Nature has just published the long-awaited paper by Kawaoka and colleagues describing the creation of a hybrid H5N1/pH1N1 virus which can be transmitted by respiratory droplets between ferrets:
There are many interesting facets to this study, but this blog will focus on a few key issues of interest to the flu preparedness community.
1. This was a hybrid virus. Only one of the eight genomic segments, haemagglutinin (HA), was derived from H5N1. The other 7 came from the pandemic H1N1 virus (pH1N1).
2. Four mutations in the H5N1 HA genomic segment were sufficient to allow the hybrid virus to spread from ferret to ferret.
3. None of the ferrets died during the course of the experiments. However, one virus was recovered from the brain of one of the ferrets. Since only a small number of ferrets were used, little can be concluded about the potential case fatality rate (CFR) of this virus if it were to occur in the human population except that it would not be rapidly lethal in 100% of the affected individuals. A much larger number of individuals would need to be tested to detect a fatality rate of 2%, the CFR of the 1918 flu virus.
4. A hybrid virus with its HA from H5N1 but the other genomic segments from pH1N1 would not necessarily be expected to be any more lethal than pH1N1. This is because HA is primarily involved in transmission of flu viruses. Although it plays a role in virulence, other genomic segments, for example, PB1, PB2, NA and NS, have been strongly implicated in the pathogenicity of flu viruses. Since these genomic segments were derived from pH1N1, it would not be surprising if the hybrid virus was about as lethal as pH1N1.
5. H5N1 and pH1N1 are genetically compatible. One type of hybrid was produced in these experiments, but others are possible. A hybrid which contained the PB1 or NS from H5N1 with other genomic segments from pH1N1 might have a very different CFR than the virus described in the current work.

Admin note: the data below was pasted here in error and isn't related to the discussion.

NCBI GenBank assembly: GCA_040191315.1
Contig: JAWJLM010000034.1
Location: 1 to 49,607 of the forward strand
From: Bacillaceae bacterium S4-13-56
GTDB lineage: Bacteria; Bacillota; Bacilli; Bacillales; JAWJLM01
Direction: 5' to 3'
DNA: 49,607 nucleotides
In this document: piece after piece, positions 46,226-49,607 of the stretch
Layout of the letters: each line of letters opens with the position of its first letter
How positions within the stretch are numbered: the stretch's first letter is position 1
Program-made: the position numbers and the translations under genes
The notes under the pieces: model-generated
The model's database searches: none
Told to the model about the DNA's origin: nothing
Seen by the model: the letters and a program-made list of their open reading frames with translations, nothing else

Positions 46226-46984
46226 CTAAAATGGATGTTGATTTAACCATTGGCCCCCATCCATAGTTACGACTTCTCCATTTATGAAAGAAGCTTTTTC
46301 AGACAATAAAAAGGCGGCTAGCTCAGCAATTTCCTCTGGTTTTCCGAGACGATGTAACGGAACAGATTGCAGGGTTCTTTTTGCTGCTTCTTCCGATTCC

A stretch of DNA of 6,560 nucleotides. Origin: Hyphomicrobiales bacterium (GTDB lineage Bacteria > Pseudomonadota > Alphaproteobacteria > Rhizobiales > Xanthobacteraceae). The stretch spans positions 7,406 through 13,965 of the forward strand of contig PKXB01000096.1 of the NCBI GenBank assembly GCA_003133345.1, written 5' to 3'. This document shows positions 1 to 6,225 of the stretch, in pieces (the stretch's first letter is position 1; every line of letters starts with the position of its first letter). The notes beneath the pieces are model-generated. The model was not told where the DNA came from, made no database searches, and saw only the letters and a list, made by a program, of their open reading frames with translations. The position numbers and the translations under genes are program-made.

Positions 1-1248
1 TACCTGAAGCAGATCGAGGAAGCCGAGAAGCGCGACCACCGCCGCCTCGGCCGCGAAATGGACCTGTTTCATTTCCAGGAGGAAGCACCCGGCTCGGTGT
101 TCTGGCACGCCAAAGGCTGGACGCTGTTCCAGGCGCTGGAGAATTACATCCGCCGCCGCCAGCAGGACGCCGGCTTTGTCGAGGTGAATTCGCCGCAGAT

6. The mutations which can cause H5N1 HA to permit mammal to mammal transmission are limited. The authors describe a range of mutations in H5N1 HA which did *not* result in increased transmissibility of the virus. Thus, we now know better which variants of H5N1 in the wild are likely to be most dangerous. This also sets the stage for the possibility of developing pre-emptive pandemic vaccines.
Publication of this work is long overdue. The fear that terrorists living in caves could use this information to produce a weapon seems quite ridiculous when reading this paper. The techniques and sophisticated analyses involved in this work are way beyond the limited intellects, knowledge base, and resources available to these groups. Nation-states run by dictators could develop biological weapons using the approaches described here. But if this was their intent, they likely have already pursued experiments to accomplish this without the many constraints researchers in free countries are subject to.
We now know that H5N1 could become easily transmittable between mammals. That knowledge alone will make us safer.